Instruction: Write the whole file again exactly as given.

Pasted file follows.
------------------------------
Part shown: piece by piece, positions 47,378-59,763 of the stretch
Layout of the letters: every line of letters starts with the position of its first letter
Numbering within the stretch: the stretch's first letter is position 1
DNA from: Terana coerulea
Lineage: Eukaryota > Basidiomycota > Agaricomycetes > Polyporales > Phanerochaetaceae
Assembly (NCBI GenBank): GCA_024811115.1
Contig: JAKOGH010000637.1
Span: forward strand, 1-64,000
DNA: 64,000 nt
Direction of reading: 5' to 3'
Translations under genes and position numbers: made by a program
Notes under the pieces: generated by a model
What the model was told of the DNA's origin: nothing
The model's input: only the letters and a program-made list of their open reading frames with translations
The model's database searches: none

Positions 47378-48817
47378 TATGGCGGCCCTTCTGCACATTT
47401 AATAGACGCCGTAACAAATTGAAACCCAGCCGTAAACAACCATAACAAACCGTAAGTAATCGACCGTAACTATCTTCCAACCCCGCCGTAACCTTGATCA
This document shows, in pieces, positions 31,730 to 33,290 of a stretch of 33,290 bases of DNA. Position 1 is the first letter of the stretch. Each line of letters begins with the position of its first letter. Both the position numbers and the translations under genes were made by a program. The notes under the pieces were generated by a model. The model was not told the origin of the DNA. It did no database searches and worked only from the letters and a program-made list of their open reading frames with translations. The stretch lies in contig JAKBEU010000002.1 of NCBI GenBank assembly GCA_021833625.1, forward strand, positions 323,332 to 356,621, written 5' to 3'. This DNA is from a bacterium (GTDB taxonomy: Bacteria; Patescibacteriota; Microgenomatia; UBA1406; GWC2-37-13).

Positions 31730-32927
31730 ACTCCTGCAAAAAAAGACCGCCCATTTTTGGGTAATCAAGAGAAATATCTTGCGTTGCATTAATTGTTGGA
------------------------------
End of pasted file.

Part shown: piece by piece, positions 47,378-59,763 of the stretch
Layout of the letters: every line of letters starts with the position of its first letter
Numbering within the stretch: the stretch's first letter is position 1
DNA from: Terana coerulea
Lineage: Eukaryota > Basidiomycota > Agaricomycetes > Polyporales > Phanerochaetaceae
Assembly (NCBI GenBank): GCA_024811115.1
Contig: JAKOGH010000637.1
Span: forward strand, 1-64,000
DNA: 64,000 nt
Direction of reading: 5' to 3'
Translations under genes and position numbers: made by a program
Notes under the pieces: generated by a model
What the model was told of the DNA's origin: nothing
The model's input: only the letters and a program-made list of their open reading frames with translations
The model's database searches: none

Positions 47378-48817
47378 TATGGCGGCCCTTCTGCACATTT
47401 AATAGACGCCGTAACAAATTGAAACCCAGCCGTAAACAACCATAACAAACCGTAAGTAATCGACCGTAACTATCTTCCAACCCCGCCGTAACCTTGATCA
This document shows, in pieces, positions 31,730 to 33,290 of a stretch of 33,290 bases of DNA. Position 1 is the first letter of the stretch. Each line of letters begins with the position of its first letter. Both the position numbers and the translations under genes were made by a program. The notes under the pieces were generated by a model. The model was not told the origin of the DNA. It did no database searches and worked only from the letters and a program-made list of their open reading frames with translations. The stretch lies in contig JAKBEU010000002.1 of NCBI GenBank assembly GCA_021833625.1, forward strand, positions 323,332 to 356,621, written 5' to 3'. This DNA is from a bacterium (GTDB taxonomy: Bacteria; Patescibacteriota; Microgenomatia; UBA1406; GWC2-37-13).

Positions 31730-32927
31730 ACTCCTGCAAAAAAAGACCGCCCATTTTTGGGTAATCAAGAGAAATATCTTGCGTTGCATTAATTGTTGGA